Not the knockout blow Steve Jobs sought; Google has until April to find a workaround
Apple (AAPL) has won a partial victory in an intellectual property case that Steve Jobs had famously vowed to fight to his “last dying breath.”
The U.S. International Trade commission ruled Monday that the software in some of HTC’s Android smartphones violated one provision of an Apple patent and that those phones would no longer be allowed into the U.S.
But the ruling is not as broad as Apple had hoped, and the import ban doesn’t take effect until April, giving HTC — and Google (GOOG), whose software the phones were running — time to fashion a workaround.
The announcement was made after the close of markets:
According to FOSS Patents‘ Florian Mueller, who has been closely following the case, the ruling is not the knockout punch Apple had been seeking.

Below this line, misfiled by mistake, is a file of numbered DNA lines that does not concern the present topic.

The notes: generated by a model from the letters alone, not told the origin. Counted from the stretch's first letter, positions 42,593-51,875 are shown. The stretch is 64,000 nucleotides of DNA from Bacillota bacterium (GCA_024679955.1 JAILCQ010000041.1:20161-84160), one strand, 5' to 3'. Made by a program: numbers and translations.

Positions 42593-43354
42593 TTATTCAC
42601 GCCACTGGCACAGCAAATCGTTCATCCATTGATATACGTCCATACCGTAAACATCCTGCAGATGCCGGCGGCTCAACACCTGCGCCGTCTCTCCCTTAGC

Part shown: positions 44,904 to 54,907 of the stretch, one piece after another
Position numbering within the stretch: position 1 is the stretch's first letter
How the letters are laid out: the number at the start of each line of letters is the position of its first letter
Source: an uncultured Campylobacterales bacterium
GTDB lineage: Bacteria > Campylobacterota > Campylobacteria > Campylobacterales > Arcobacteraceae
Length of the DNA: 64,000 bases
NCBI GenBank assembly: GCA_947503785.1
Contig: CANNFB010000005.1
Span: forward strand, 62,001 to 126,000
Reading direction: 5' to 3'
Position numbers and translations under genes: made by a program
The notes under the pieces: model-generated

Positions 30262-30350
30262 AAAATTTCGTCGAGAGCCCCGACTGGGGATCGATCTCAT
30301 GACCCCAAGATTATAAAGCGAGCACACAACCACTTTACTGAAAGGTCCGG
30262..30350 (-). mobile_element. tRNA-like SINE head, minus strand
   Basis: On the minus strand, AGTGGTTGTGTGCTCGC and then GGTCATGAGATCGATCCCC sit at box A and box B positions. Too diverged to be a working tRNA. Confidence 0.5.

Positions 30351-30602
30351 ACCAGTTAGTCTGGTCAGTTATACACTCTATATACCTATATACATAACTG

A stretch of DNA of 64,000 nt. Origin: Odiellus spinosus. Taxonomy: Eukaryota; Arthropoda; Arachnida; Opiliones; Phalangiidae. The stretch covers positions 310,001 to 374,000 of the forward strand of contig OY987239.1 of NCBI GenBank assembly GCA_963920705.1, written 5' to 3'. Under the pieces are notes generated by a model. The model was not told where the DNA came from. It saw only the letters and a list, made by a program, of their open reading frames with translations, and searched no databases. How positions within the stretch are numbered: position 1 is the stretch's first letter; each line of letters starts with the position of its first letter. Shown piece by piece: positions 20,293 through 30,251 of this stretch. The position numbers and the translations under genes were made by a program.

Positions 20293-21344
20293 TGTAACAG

UPDATE: ISI’s Brian Marshall offered several “quick thoughts” on the ruling, among them:
- HTC (#2 Android smartphone vendor after Samsung) has low-20% share of the U.S. smartphone market and has shipped ~44 million units globally over the last 4 quarters (vs. AAPL’s ~72 million iPhone shipments)
- We believe this ruling lends credence to AAPL’s view that Android-based phones have infringed on AAPL’s intellectual property (IP) and could lead to a stronger position for AAPL in its other cases against Android vendors (e.g., Samsung, Motorola Mobility/GOOG, etc.)
- With ~$80 billion in net cash, we believe AAPL is not interested in a financial settlement with HTC or other Android vendors but wants to stop the shipment/sale of products that infringe on their vast IP portfolio